??? → x → f(x) → g(f(x)) → f(g(f(x))) → g(f(g(f(x)))) → f(g(f(g(f(x))))) → …
but our problem is situations like this:
??? → x → f(x) → g(f(x)) → f(g(f(x))) → g(f(g(f(x)))) → f(g(f(g(f(x))))) → …
where we cannot go backward, and the next element forward in the chain is already in a pair. However, there is a nifty solution which should be almost obvious on this visualization. We simply move forward in the chain, until we find an unpaired element, and we pair it:
??? → x → f(x) → g(f(x)) → f(g(f(x))) → g(f(g(f(x)))) → f(g(f(g(f(x))))) → …
And that's basically it! The rest is routine bookkeeping. Our bijective reduction takes an integer n and works by incrementally building pairs (thought of as a blue source and a green target) until it finds n as the source of some pair, at which point it returns the target. In order not to miss any element in the domain or range of the bijection, the pairs are built by enumerating integers k, and for each of them, making sure there is a pair with source k and a pair with target k. If we find that we do not have a pair with source k, we follow a chain from k, skipping already paired elements, until we find an available element, and we add a pair with k as source and that element as target. Adding a pair with k as target is symmetric. QED.
As an added bonus, we obtain that the theorem itself is effective: given algorithms for the reductions f and g, we can compute an algorithm for the isomorphism. Here is some Python code to illustrate this. Beware, as the saying goes, I have only proved it correct, not tested it.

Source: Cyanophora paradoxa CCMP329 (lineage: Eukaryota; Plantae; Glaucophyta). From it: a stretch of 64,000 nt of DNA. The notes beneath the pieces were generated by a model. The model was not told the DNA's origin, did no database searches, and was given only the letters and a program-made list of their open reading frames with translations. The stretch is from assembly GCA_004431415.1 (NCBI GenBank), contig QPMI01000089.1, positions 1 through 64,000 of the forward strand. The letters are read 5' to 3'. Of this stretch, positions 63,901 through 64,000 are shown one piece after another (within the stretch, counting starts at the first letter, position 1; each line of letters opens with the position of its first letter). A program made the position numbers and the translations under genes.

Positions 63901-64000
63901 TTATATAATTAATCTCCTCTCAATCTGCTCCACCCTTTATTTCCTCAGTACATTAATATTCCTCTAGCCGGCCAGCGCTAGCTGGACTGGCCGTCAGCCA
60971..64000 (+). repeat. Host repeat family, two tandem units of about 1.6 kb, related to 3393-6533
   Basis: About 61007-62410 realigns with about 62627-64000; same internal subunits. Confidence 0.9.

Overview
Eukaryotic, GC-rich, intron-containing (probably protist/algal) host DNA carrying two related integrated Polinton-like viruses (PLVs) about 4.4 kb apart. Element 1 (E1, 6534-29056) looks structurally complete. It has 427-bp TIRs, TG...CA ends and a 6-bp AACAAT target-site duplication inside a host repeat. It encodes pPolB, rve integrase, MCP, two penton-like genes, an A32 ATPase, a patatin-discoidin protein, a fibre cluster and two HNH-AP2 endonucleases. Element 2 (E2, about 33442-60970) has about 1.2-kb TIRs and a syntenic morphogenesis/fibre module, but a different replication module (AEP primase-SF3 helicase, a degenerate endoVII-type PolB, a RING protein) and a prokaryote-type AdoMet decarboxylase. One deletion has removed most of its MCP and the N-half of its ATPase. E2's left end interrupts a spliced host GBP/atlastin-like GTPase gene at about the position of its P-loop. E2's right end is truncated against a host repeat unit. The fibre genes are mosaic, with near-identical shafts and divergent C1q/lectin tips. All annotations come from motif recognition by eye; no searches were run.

def myhill_isomorphism(f, g):
def iso(n):
paired_sources = set()
paired_targets = set()
for k in range(n+1):
if k not in paired_sources:
paired_sources.add(k)
target = f(k)
while target in paired_targets:
target = g(f(target))
if k == n:
return target
paired_targets.add(target)
if k not in paired_targets:
paired_targets.add(k)
source = g(k)
while source in paired_sources:
source = f(g(source))
if source == n:
return k
paired_sources.add(source)
return iso
I also tried to formalize the theorem in Coq, before eventually giving up as the task was much more work than I anticipated. The biggest problem is that you need to formalize “skipping pairs until an unpaired element is found”, which is a while loop, and prove the termination of this loop. On looping chains, this is because the number of nodes is even, and for one-sided or two-sided chains, it is because there are only finitely many pairs already constructed. That “should” all be easy, but the Coq standard library seemed surprisingly lackluster and difficult to use — why are there three different definitions of an injection in unrelated modules and why does each of them prove a different subset of the basic facts about injections? Perhaps I should see if the grass is greener on the Lean and mathlib side.
So much for the proof. Does this theorem really demonstrate that one-to-one reductions are interesting? Clearly, it does not hold as-is for many-to-one reductions. If X and Y are many-to-one-equivalent, they may not be computably isomorphic for cardinality reasons. For example, if X = {0} and Y = {0, 1}, then there cannot be a bijective reduction from X to Y because X has cardinal 1 and Y has cardinal 2. The same goes if X = ℕ \ {0} and Y = ℕ \ {0, 1}, because of the cardinals of the complements.